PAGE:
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The Supreme Court of Canada (SCC) recently released an important taxation decision dealing with how to characterize capital and income losses under a derivative contract. In MacDonald v. Canada, a taxpayer sought to deduct payments he had made to his bank as part of a loan arrangement. His position was that the payments were income losses. The Canada Revenue Agency (CRA) considered them to be capital losses. The difference in positions created a huge financial risk for the taxpayer. The answer to that question would have significant precedent value in future assessments of tax liability.

What is a Derivative, or Forward, Contract?

The taxpayer was experienced in the financial world and had acquired a great number of shares in a major Canadian bank. He started a new business and obtained a loan from his bank, pledging his shares as collateral for the loan. If he did not repay the loan, the bank could sell his shares to recoup its investment. 

As part of the loan agreements, the parties entered into a “forward-contract” covering potential fluctuations in the value of the shares over the course of the loan term. This was an agreement to buy and/or sell based on the underlying value of the shares from time to time. This is a common form of agreement in the financial world. They are also referred to as derivative contracts as the outcome or performance is dependant on the value of some other asset.

Speculation vs. Hedging

Investors in forward-contracts are motivated by two very different goals.  On the one side is the goal of hedging, which, like insurance, seeks to soften the blow of any losses in another investment. The flip side is the goal of speculation, where the goal is a high return for increasing their risk (making the investment). Here, if the share(s) cumulative value increased, the taxpayer was required to pay to the creditor bank the difference in their fair market value and the price specified in the forward-contract. On the other hand, if the shares decreased in value the bank would pay the difference to the taxpayer which it would hold as further security.

The shares rose in value, and the taxpayer was obligated to pay the bank over ten million dollars. This was the amount he deducted from his income. 

The Income Tax Act seeks to tax both ordinary income and capital gains. Ordinary income is derived from employment or business. Capital gains are derived from selling something you own for a profit, such as real property or shares. The increase in the value of the asset represents the capital gain. Equally, there can be capital losses.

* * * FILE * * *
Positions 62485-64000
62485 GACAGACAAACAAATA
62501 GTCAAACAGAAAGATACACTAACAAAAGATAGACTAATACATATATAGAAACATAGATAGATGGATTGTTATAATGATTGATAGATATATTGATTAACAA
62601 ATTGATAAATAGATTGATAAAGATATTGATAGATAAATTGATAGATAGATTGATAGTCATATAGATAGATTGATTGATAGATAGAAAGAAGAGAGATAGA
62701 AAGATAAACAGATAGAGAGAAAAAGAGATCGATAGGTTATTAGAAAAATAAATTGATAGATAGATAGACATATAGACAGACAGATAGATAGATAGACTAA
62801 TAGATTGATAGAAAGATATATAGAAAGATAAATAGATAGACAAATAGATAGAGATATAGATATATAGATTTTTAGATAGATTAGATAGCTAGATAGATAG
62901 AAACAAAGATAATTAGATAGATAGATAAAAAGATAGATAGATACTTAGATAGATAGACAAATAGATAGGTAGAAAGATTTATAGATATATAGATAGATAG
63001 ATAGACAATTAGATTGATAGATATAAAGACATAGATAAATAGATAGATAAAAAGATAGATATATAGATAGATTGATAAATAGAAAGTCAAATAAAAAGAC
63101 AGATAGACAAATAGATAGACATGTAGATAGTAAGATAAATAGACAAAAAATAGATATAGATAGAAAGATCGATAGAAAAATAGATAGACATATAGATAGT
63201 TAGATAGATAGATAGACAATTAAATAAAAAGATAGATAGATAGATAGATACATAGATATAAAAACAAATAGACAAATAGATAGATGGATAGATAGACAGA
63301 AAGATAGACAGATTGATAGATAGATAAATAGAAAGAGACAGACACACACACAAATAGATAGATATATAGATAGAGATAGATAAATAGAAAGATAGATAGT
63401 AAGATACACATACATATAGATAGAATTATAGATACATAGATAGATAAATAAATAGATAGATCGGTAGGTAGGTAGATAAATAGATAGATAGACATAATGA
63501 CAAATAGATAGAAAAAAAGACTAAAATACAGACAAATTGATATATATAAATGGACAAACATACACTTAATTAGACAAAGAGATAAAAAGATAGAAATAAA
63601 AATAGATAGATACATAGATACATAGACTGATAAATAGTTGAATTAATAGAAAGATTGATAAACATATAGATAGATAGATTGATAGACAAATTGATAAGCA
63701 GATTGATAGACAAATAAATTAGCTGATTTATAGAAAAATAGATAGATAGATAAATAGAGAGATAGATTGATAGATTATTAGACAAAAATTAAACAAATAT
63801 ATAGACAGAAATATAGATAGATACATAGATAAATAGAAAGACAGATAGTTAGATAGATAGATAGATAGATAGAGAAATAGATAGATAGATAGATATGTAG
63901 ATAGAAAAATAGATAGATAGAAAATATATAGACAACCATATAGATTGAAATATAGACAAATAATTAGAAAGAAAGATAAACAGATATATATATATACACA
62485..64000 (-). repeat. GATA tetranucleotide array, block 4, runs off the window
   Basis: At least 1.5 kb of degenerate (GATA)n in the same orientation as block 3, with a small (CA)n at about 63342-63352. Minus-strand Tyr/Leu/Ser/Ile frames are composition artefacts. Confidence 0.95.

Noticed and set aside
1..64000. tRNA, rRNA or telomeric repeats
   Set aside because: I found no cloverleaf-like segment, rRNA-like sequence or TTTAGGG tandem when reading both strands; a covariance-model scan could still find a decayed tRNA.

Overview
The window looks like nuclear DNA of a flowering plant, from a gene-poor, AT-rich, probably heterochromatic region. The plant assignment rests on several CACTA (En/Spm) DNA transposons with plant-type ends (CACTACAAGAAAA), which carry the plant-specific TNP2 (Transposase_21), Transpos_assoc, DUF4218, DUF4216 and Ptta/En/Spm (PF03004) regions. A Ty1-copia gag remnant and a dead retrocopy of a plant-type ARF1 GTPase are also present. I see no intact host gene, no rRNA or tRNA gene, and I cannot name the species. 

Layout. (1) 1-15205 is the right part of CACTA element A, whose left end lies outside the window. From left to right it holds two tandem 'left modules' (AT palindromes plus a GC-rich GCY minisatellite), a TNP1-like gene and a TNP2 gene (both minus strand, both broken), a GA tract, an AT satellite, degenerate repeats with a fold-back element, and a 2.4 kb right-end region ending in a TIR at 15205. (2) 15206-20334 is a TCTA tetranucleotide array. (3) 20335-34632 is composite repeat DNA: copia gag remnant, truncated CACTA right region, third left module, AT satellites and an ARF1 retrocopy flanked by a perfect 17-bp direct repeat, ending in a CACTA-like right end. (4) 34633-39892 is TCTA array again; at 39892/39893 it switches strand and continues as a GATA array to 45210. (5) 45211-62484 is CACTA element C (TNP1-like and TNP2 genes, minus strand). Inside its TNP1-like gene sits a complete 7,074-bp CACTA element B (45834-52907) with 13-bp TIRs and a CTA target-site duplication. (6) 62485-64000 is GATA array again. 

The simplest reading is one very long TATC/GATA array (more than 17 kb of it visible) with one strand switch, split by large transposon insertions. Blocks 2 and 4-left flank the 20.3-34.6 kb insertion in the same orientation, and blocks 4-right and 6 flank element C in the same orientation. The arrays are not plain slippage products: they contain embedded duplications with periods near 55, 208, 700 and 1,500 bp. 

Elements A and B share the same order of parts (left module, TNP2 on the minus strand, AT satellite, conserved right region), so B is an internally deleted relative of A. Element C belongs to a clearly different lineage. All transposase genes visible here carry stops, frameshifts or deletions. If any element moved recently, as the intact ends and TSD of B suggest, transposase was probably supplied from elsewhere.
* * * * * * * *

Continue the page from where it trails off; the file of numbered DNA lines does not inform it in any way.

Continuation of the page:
The taxpayer said he was speculating and therefore could deduct the payment as an income loss. CRA said he was using it to hedge and therefore could only deduct them from capital gains. The Tax Court sided with the taxpayer and characterized the forward contract as speculation, The Federal Court of Appeal (FCA), on the other hand, found it to be hedging. Rolling the dice once more, the taxpayer appealed to the SCC.

Determination Dependent on Intent of Contract

The majority found that the intent behind, and purpose of a derivative contract determines its characterization as one of speculation or one of hedging. To discover the purpose of such contracts one needs to examine how closely it is related to the underlying asset, in this case, the shares. The closer the relationship, the more likely to be considered a hedge, especially where it is lowering the risk of exposure to losses. Speculation is the purpose at the other end of the spectrum.

Here, the majority found the purpose to be hedging so the taxpayer could claim his payment only as a capital loss. Why? The contract provided protection for the taxpayer. The shares could rise or fall in value yet his loan would not be impacted as the payment would provide the bank additional security. There was very little risk for the bank either. He gave the same shares as security as were tied up in the forward or derivative contract. There was therefore a significant connection between the contract and the shares to show a hedging purpose.

If you find yourself in a contractual dispute and require legal representation, contact the highly skilled  Toronto litigators at Milosevic Fiske LLP.  Our team of exceptional Toronto business law lawyers provide both proactive contract review and drafting services, as well as skillful representation of clients involved in all types of contractual disputes. We have helped businesses of all sizes across various sectors manage potential pitfalls and address them through litigation where necessary. We are the lawyers other lawyers turn to for complex commercial litigation. Call us at 416-916-1387 or contact us online for a consultation.